I have a lot of questions!
We have a narrow yard, and wish to have some shade on an elevated deck without obscuring the view of the backyard. A tall, thin tree would work perfectly! Ideally it should grow to 5-8m tall and be no wider than 3m diameter. It’ll likely be planted about a meter from a fence, and we would want it to take up as little of the yard as possible, while being nice and shade giving up top (so 3m +)
We would also prefer, if we can, to have it flower in spring (white if possible) and gift us with fall foliage. It’s a well watered, well drained spot with a downspout nearby.
We had selected a Capital Pear originally as a perfect option, but it turns out to not be available, and now we understand there is a rust infection that is infecting the trees.
Do you have any suggestions that meet this long list of criteria? Of course, if we can get the shape we want, we can give up on other things :)
We are in mid-town Toronto if that helps. (Mt P and Eg)
Thank you for contacting the Toronto Master Gardeners.
How unfortunate that you are unable to find your tree of choice; however you are correct, all pear trees including ornamental pears are susceptible to a disease called pear trellis rust.
Pear trellis rust is cause by the fungus Gymnosporangium fuscum. The fungus requires two alternate hosts to complete its life cycle. It overwinters on the twigs of juniper species and in early spring it infects newly developed leaves of pear tree species. The pear trellis rust fungus has been introduced to southern Ontario in recent years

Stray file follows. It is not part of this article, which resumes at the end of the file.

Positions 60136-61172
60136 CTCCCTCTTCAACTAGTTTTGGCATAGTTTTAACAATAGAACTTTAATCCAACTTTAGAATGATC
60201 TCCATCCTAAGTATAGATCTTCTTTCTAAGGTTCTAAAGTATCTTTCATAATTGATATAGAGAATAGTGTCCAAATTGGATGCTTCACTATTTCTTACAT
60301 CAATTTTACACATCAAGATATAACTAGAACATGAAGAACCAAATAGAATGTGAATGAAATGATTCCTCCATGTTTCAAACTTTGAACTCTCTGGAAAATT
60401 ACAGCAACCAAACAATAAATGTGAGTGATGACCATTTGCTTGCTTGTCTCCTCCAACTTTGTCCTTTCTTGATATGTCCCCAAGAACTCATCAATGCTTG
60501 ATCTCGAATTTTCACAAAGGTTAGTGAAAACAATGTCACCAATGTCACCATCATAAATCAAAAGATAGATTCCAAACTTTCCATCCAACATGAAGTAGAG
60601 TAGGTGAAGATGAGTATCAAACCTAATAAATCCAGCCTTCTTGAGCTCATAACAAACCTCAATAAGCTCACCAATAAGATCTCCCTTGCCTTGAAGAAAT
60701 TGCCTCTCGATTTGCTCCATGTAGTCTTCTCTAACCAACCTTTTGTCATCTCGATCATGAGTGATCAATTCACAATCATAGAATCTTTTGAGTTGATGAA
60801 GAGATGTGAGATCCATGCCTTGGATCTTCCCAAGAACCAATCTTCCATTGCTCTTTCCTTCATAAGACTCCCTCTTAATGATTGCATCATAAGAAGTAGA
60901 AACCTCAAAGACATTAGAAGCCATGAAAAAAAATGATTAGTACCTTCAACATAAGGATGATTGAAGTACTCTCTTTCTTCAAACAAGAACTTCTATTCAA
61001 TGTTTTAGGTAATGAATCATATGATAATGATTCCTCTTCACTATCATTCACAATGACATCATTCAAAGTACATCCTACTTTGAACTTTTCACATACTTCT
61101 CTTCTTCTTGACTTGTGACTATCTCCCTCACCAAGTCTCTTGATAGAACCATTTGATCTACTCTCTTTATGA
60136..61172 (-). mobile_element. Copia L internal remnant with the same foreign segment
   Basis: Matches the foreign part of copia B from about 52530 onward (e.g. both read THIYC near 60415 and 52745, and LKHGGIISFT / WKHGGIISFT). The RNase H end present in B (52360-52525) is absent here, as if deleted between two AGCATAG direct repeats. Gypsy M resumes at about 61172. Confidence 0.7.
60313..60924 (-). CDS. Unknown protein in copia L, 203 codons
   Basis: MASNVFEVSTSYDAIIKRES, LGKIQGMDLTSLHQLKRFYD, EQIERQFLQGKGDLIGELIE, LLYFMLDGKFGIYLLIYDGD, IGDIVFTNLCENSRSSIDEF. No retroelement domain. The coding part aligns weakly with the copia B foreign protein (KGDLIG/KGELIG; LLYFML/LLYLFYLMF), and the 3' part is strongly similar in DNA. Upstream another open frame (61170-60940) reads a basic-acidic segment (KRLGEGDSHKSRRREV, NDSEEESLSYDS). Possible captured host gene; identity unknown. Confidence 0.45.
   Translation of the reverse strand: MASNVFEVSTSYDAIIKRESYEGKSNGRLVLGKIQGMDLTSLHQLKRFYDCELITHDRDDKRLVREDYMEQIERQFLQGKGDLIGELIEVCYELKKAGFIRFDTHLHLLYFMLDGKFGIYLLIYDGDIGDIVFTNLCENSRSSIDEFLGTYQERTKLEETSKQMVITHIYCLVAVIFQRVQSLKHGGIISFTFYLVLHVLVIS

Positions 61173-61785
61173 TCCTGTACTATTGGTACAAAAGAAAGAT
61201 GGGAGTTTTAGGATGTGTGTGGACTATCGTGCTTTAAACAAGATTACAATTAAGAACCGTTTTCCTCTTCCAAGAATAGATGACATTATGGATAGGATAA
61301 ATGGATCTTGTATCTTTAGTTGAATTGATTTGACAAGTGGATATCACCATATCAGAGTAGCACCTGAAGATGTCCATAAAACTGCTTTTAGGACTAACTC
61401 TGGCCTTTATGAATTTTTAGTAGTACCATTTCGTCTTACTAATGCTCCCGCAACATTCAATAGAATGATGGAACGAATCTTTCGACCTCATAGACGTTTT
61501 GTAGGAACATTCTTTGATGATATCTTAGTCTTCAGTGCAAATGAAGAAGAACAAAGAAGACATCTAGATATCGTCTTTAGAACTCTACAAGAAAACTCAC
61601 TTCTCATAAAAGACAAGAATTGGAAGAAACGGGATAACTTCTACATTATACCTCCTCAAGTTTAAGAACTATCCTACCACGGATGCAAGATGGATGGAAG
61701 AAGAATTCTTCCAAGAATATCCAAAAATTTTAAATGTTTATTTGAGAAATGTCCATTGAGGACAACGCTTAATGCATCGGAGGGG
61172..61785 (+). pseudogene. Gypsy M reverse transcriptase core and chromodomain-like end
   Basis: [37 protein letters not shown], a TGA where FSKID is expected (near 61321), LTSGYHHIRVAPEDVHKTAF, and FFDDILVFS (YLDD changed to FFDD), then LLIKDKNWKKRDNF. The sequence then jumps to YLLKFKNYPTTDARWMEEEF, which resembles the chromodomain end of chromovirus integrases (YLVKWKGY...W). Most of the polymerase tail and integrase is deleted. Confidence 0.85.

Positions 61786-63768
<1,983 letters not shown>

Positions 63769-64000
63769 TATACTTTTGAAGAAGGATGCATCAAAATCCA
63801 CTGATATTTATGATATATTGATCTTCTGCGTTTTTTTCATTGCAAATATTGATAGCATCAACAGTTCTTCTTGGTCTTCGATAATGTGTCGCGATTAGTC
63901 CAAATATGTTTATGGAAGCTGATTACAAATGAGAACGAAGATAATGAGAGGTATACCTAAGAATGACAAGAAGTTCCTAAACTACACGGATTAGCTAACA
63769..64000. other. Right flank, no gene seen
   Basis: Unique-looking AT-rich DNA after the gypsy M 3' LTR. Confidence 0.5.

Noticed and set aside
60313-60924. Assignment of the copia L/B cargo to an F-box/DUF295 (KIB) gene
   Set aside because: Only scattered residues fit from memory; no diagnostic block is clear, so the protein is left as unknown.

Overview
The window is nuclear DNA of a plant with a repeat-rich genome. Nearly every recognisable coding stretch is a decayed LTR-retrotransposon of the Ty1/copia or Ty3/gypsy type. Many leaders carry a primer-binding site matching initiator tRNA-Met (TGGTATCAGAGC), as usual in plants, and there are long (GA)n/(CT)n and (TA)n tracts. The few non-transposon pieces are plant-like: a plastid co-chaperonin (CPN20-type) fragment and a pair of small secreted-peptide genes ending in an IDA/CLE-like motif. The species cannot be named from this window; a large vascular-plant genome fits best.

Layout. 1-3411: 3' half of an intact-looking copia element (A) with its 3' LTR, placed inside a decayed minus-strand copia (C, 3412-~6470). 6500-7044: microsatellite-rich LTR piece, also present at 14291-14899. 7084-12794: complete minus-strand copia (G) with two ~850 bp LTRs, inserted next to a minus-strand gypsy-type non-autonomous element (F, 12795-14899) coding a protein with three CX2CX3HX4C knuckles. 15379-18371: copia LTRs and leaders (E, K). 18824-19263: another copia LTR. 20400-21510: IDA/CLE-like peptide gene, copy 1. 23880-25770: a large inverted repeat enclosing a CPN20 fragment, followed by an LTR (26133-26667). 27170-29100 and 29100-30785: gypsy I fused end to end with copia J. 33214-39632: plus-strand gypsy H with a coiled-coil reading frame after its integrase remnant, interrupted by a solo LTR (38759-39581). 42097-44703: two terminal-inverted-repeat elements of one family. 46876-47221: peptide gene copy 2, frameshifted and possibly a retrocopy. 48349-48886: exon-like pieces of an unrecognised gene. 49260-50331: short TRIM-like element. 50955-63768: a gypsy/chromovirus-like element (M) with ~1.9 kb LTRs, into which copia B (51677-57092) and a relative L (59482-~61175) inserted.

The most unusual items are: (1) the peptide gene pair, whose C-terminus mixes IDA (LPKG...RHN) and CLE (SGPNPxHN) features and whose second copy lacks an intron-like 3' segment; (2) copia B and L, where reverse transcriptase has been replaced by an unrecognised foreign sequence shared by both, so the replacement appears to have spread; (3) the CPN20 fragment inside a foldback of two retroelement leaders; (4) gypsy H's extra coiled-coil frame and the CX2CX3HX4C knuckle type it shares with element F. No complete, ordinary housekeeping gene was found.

As an alternative you may wish to consider the following trees:
‘Ivory Silk’ Japanese Lilac: This is an oval shaped, compact tree with large clusters of fragrant creamy-white flowers in late June.
Downy Serviceberry: Oval, upright head with masses of white flowers in May. Green foliage turns brilliant orange-red in October.
Seven Son Flower Tree ( Heptacodium miconioides): This plant can be found as a multi-stemmed, large shrub or small tree that develops a vase-shaped habit. Its thin, tan-coloured exfoliating bark provides wonderful winter interest. Another bonus is the surprisingly late — and long — bloom period. From the end of summer to fall the growing tips give rise to dense white clusters of sweetly scented blossoms. Depending on the length of the season, the fading flowers may be followed by a show of red fruit.
My suggestion before you decide on your tree of choice is to visit a number of nurseries and see what new varieties are available. With the increase in the number of smaller yards, there is an increase in the number of smaller plant varieties.
Good luck in finding your tree of choice.